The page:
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Bush And Abdullah On Cartoons

More protests have taken place over cartoons caricaturing the Prophet Mohammed. The cartoons, including one depicting the Prophet Mohammed with a bomb, were published in a Danish newspaper and subsequently reprinted in other publications, including three Arab newspapers.

Some of the protests have been violent. In Afghanistan, several people have died in clashes between protesters and security forces. Dozens of international observers were evacuated from the West Bank city of Hebron after hundreds of Palestinian youths attacked their offices, throwing stones, breaking windows, and damaging cars. Demonstrators in Beirut, Lebanon, set fire to the building housing the Danish mission.

Following a White House meeting with President George W. Bush, King Abdullah of Jordan condemned the cartoons and said that protests should be peaceful:

“Obviously, anything that vilifies the Prophet Mohammed – [peace be?] upon him - or attacks Muslim sensibilities, I believes needs to be condemned. But at the same time, those that want to protest should do it thoughtfully, articulately, express their views peacefully. When we see protests, when we see destruction, when we see violence, especially if it ends up taking the lives of innocent people, is completely unacceptable. Islam, like Christianity and Judaism, is a religion of peace, tolerance, moderation.”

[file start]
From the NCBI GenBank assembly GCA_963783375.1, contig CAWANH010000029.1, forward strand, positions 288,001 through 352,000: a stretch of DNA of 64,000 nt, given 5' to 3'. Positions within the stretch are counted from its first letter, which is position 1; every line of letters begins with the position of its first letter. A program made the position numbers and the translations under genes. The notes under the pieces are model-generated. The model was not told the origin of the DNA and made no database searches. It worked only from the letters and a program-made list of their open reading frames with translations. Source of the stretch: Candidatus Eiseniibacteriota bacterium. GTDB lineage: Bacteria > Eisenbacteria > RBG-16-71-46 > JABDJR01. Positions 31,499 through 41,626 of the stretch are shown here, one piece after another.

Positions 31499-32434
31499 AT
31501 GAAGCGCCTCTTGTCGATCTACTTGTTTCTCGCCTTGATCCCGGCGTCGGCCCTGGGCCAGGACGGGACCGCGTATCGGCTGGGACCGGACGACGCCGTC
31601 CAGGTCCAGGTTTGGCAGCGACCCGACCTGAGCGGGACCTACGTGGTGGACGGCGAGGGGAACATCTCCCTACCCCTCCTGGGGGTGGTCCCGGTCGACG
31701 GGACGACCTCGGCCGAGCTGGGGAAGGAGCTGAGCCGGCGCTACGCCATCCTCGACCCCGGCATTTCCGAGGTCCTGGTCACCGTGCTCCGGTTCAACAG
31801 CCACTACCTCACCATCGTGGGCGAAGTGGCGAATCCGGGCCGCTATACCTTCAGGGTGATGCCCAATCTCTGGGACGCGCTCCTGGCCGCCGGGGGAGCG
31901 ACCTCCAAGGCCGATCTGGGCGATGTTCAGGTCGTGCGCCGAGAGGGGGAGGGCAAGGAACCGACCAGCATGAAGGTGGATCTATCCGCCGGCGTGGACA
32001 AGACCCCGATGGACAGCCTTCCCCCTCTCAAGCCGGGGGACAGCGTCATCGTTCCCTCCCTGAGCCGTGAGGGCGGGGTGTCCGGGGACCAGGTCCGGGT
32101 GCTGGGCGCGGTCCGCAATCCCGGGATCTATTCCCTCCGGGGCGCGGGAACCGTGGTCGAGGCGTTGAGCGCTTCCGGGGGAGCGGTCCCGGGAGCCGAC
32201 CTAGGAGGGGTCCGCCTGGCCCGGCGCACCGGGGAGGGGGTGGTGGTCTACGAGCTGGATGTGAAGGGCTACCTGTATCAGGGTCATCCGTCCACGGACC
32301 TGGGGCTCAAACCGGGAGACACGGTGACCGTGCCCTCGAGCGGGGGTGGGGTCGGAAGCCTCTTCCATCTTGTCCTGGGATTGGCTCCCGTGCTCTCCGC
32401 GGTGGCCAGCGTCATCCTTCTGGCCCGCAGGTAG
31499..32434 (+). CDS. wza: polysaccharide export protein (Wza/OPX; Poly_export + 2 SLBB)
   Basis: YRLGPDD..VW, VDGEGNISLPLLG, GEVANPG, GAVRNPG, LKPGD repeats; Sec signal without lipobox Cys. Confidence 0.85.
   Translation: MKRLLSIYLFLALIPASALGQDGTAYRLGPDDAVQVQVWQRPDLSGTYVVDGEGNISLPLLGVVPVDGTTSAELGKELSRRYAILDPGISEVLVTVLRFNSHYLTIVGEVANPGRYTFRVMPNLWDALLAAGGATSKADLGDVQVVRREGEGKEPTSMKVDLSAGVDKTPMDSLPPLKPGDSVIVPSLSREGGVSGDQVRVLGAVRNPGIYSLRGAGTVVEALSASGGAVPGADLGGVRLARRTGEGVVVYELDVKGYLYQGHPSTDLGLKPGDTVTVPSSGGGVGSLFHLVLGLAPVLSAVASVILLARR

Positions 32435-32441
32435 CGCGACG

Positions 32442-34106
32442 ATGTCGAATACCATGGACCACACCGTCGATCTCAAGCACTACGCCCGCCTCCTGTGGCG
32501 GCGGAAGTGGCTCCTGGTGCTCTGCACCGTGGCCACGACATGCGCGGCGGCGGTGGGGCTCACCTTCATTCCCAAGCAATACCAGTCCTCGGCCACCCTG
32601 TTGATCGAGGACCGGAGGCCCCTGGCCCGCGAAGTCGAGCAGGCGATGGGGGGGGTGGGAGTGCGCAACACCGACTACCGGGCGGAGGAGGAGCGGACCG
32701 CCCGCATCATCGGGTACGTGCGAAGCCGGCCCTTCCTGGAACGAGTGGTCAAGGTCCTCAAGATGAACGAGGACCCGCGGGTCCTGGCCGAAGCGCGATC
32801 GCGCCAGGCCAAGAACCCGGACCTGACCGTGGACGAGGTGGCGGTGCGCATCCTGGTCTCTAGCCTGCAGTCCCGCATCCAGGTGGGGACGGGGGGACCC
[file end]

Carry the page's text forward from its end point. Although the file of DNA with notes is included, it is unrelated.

President Bush said he wanted to emphasize that the United States believes in tolerance and understanding:

“One of the great attributes of our country is that you're free to worship however you choose in the United States of America. Secondly, we believe in a free press. We also recognize that with freedom comes responsibilities. With freedom comes the responsibility to be thoughtful about others. Finally, I have made it clear to His Majesty and he made it clear to me that we reject violence as a way to express discontent with what may be printed in a free press.”

Mr. Bush said he was calling on governments around the world “to stop the violence, to be respectful, to protect property, [and] protect the lives of innocent diplomats who are serving their countries overseas.”

The preceding was an editorial reflecting the views of the United States Government.